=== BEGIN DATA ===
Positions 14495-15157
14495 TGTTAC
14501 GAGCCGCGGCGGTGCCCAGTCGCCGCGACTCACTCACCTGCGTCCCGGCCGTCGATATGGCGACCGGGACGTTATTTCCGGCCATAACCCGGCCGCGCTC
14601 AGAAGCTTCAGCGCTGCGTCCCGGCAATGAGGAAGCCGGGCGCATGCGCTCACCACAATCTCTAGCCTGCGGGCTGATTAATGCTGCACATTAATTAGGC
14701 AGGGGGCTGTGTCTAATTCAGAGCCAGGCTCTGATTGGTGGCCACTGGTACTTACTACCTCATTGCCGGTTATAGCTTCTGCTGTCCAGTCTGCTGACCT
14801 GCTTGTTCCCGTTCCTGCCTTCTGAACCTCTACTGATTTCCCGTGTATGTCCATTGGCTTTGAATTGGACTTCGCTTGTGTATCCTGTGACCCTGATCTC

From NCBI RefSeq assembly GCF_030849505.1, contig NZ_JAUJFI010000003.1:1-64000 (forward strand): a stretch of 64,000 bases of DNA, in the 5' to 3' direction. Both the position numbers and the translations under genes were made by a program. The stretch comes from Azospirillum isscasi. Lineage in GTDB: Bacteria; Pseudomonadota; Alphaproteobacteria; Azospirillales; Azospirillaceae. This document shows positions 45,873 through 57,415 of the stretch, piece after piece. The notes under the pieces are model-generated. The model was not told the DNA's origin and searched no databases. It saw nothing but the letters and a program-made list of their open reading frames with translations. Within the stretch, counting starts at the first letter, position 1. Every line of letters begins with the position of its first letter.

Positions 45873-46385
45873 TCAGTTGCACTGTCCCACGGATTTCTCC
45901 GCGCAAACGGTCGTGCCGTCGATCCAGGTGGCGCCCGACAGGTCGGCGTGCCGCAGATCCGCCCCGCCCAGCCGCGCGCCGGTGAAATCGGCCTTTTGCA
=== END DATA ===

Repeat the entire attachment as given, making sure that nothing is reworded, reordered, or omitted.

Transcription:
Positions 14495-15157
14495 TGTTAC
14501 GAGCCGCGGCGGTGCCCAGTCGCCGCGACTCACTCACCTGCGTCCCGGCCGTCGATATGGCGACCGGGACGTTATTTCCGGCCATAACCCGGCCGCGCTC
14601 AGAAGCTTCAGCGCTGCGTCCCGGCAATGAGGAAGCCGGGCGCATGCGCTCACCACAATCTCTAGCCTGCGGGCTGATTAATGCTGCACATTAATTAGGC
14701 AGGGGGCTGTGTCTAATTCAGAGCCAGGCTCTGATTGGTGGCCACTGGTACTTACTACCTCATTGCCGGTTATAGCTTCTGCTGTCCAGTCTGCTGACCT
14801 GCTTGTTCCCGTTCCTGCCTTCTGAACCTCTACTGATTTCCCGTGTATGTCCATTGGCTTTGAATTGGACTTCGCTTGTGTATCCTGTGACCCTGATCTC

From NCBI RefSeq assembly GCF_030849505.1, contig NZ_JAUJFI010000003.1:1-64000 (forward strand): a stretch of 64,000 bases of DNA, in the 5' to 3' direction. Both the position numbers and the translations under genes were made by a program. The stretch comes from Azospirillum isscasi. Lineage in GTDB: Bacteria; Pseudomonadota; Alphaproteobacteria; Azospirillales; Azospirillaceae. This document shows positions 45,873 through 57,415 of the stretch, piece after piece. The notes under the pieces are model-generated. The model was not told the DNA's origin and searched no databases. It saw nothing but the letters and a program-made list of their open reading frames with translations. Within the stretch, counting starts at the first letter, position 1. Every line of letters begins with the position of its first letter.

Positions 45873-46385
45873 TCAGTTGCACTGTCCCACGGATTTCTCC
45901 GCGCAAACGGTCGTGCCGTCGATCCAGGTGGCGCCCGACAGGTCGGCGTGCCGCAGATCCGCCCCGCCCAGCCGCGCGCCGGTGAAATCGGCCTTTTGCA